“This is the challenge and the delight of Project Funway,” said Monika Hornbostel. “The dress is gorgeous (of course), and it might be hard to figure out what it was originally made of.”
After competing in Project Funway every year since 2013, this is the Hornbostels last year collaborating and competing as Chloe is graduating high school this year. As a homage to their many years participating in the event, Monika said that they are using the same material from Chloe’s first two dresses.
Monika is no stranger to the world of fashion — she designed swimwear for her own Anika Brazil line — and said that this event is her favorite of the year.
“The dresses are amazing, the production is fabulous. They convert Dobson to look like LA or NYC, you will not believe it unless you go,” Monika said.
However, not all designers are multi-year Project Funway veterans. This year, the first-period sculpture class from Battle Mountain is entering two designs. And while it’s the group’s first time participating in Project Funway — with the exception of one student — it’s also many of the students’ entree into doing anything with fashion or clothing design.
Even the class’s teacher, Aubrey Di Donato, didn’t have much experience in “wearable art,” as she referred to it.
“It was a little intimidating for me to take it on by myself or if the students weren’t interested,” Di Donato said, adding that because it is an upper level art class, she allows the students to select units and projects they’re passionate about or interested in pursuing.
“They agreed to take some time out of the semester to work on it and it fits in right with our unit because it’s sculptural and usable,” she said.
Like many of the other Project Funway designers, the Battle Mountain class started the process by identifying its materials — and they didn’t have to look far.
“I teach dark room photography as well and it’s a class that uses a lot of materials, but a lot of the materials are not up to par or students aren’t going to frame them or film canisters (I keep them like a hoarder, but we never use them),” Di Donato said.
Leveraging all things photography — from film canisters to film to printed photographs — the class is crafting two designs for Saturday’s event. However, while the group was sold on repurposing the photography materials laying around for their designs, figuring out how to make them into something wearable was a different story.
“It’s a lot of trial and error and problem solving,” said Stella Campanale, who is crafting one of the outfit’s skirts with her classmate Cassidy Kurt.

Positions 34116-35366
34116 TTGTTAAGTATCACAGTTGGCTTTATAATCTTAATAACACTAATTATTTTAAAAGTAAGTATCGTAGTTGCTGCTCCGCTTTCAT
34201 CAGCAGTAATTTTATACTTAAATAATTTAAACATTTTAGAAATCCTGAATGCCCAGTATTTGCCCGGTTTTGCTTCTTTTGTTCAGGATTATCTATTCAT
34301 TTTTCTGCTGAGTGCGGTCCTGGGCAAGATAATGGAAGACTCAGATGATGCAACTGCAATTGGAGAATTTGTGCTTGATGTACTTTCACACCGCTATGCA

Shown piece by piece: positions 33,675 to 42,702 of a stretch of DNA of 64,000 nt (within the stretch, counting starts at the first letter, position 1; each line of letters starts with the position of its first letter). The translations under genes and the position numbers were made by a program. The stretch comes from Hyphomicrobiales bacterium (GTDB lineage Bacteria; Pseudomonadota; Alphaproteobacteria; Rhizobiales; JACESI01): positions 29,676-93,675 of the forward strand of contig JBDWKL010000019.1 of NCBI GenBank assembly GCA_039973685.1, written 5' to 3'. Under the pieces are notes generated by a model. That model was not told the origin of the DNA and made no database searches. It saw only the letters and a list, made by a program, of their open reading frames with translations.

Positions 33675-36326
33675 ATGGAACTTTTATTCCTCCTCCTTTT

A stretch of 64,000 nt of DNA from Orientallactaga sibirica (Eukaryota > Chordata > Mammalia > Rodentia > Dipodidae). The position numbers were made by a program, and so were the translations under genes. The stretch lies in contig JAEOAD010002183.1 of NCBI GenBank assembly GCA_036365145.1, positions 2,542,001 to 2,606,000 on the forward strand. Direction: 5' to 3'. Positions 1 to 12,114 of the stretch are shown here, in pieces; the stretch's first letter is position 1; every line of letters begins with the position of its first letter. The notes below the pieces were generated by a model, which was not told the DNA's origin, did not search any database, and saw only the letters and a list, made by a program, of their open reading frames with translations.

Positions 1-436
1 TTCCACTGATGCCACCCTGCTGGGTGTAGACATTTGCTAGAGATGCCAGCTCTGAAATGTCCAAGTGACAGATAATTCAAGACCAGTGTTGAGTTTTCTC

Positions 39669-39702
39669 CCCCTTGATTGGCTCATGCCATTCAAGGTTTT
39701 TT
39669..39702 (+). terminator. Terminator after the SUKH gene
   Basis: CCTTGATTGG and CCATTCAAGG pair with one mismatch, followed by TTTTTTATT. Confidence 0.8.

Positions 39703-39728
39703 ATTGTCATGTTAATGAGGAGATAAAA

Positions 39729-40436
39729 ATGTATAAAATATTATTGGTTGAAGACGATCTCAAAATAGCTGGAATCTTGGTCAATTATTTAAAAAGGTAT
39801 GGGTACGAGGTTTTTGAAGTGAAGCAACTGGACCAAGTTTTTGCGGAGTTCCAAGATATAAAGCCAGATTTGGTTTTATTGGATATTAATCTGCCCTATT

For the duo, finding “visual success,” has been their biggest challenge, Campanale said. Throughout the process, they’ve been creative in their design.
According to Kurt, “keeping an open mind,” of how all the components come together has been critical.
Working on the top half of this outfit, Dessa Blevins and Lindsey Keihl have had to leverage and fight their perfectionist tendencies to create a unique corset-style top.
“We’ve learned to let that go and rely on trial and error,” Keihl said. “We’re experimenting a lot. It looks interesting right now, but we’re getting there.”
Compared to other projects the class has undertaken in this first period, Duncan Scherr said this was “less structural and more creative. Scherr has been involved in five Project Funway events as a model, he said. This year, however, is the most involved he’s ever been in the design process. Scherr’s main role in the process has been figuring out how to sew all the film together into something wearable.
Di Donato’s sculpture class took on the project during class hours, but many students also dedicated time after hours and on break to make it to this Saturday’s event. While the group pushes toward the finish line with its two designs, student Amy Bustillos said this final week has been her favorite part.
“We were really stressed at the beginning because we thought we wouldn’t finish in time, so it’s cool seeing it really come together,” Bustillos said.
While the creation process is a lot of the fun, Saturday’s Project Funway will be the opportunity for designers to showcase their hard work and dedication.
Starting at 6 p.m., the event will feature food, drinks, a silent auction and of course the fashion show, which is judged by a panel which includes celebrity judge Mondo Guerra, of “Project Runway” fame.
“It has been incredible to see the community come together in support of the event,” Rimel said. “EFEC works hard to support our amazing teachers, all our dedicated educators, our students and families and our schools.”
What: Project Funway
Where: Dobson Arena (321 E. Lionshead Circle, Vail)
When: Saturday, March 5
Tickets: Online at ProjectFunway.org or at the door the night of the event.
Reporter Ali Longwell can be reached at email@example.com.